Disclaimer: This material is being kept online for historical purposes. Though accurate at the time of publication, it is no longer being updated. The page may contain broken links or outdated information, and parts may not function in current web browsers. Visit https://espo.nasa.gov for information about our current projects.


Saharan dust transport to the Caribbean during PRIDE: 2. Transport, vertical...

Colarco, P. R., B. Toon, J. Reid, J. M. Livingston, P. B. Russell, J. Redemann, B. Schmid, H. Maring, D. Savoie, J. Welton, J. R. Campbell, B. Holben, and R. Levy (2003), Saharan dust transport to the Caribbean during PRIDE: 2. Transport, vertical profiles, and deposition in simulations of in situ and remote sensing observations, J. Geophys. Res., 108, 8590, doi:10.1029/2002JD002659.

We simulate Saharan dust transport during the Puerto Rico Dust Experiment (June– July 2000) with a three-dimensional aerosol transport model driven by assimilated meteorology. The model does a reasonable job of locating the dust plume as it emerges from Africa but transports it somewhat farther south in the western North Atlantic Ocean than is seen in satellite imagery. The model is able to simulate low-level, uniformly mixed, and elevated vertical dust layer profiles over Puerto Rico similar to observations made in PRIDE. We determine that the variability in the dust vertical profile across the North Atlantic Ocean is most strongly associated with descent of the dust by sedimentation and downward vertical winds during transit rather than low-level transport directly from source regions. Wet removal plays a key role in modulating this process. Assuming our dust is 3.5% iron by mass, we estimate July 2000 iron deposition into the North Atlantic Ocean to be between 0.71 and 0.88 Tg, which is consistent with estimates derived from observed surface dust mass concentrations. We estimate that if annual dust deposition remains constant at five times our July 2000 estimates, there is an accumulation of 1 m of sediment from Saharan dust over the Florida peninsula every one million years.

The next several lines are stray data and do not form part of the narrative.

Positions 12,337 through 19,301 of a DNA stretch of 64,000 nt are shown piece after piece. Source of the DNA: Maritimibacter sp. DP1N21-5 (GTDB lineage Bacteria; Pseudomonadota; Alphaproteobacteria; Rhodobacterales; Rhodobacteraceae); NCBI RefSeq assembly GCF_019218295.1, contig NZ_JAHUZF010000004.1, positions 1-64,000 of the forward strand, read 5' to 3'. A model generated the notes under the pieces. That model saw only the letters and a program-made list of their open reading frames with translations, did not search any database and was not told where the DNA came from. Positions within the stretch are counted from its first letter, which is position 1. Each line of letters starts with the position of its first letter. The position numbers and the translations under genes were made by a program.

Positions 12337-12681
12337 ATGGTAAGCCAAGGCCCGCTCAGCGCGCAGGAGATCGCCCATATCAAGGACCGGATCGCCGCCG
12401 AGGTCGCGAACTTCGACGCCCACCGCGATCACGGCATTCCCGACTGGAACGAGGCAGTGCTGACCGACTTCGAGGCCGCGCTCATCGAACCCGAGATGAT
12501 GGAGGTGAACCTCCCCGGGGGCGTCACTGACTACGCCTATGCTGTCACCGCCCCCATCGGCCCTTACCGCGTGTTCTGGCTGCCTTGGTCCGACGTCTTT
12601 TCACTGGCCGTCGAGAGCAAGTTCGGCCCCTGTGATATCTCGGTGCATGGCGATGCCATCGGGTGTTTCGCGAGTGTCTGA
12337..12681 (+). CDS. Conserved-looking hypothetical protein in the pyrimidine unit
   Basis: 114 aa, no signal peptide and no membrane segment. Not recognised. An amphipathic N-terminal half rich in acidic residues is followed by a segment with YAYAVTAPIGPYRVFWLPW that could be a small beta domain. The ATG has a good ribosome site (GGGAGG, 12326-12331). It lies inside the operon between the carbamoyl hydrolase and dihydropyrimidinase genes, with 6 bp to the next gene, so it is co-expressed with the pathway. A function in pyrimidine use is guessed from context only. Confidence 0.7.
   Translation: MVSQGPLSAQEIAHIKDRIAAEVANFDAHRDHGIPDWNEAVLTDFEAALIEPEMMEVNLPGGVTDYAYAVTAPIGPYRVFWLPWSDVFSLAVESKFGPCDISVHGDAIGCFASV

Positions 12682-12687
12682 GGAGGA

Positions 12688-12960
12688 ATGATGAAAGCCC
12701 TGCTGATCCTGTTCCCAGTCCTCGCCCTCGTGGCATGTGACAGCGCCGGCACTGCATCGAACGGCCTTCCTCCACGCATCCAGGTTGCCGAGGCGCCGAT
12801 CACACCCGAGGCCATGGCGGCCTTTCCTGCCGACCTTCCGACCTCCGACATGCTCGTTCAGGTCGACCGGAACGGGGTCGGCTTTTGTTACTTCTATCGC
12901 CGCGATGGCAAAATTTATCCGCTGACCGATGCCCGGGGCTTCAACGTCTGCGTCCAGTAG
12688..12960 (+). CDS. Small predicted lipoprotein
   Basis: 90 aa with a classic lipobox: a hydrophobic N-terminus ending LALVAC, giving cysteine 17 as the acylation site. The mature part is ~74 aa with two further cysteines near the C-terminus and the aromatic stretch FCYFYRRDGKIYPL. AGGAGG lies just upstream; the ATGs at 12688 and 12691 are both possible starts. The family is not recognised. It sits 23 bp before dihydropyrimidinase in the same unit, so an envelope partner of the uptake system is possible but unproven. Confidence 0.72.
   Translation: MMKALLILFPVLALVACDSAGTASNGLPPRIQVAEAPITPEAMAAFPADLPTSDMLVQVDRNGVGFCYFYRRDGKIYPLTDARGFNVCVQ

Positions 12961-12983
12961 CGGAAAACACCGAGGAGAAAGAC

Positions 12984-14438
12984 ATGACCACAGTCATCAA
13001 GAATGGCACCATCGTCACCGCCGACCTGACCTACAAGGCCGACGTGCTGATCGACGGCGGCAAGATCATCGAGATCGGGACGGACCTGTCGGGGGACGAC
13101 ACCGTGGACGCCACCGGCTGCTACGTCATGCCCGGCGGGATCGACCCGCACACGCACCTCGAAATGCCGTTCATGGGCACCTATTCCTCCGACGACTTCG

PDF of Publication: 
Download from publisher's website.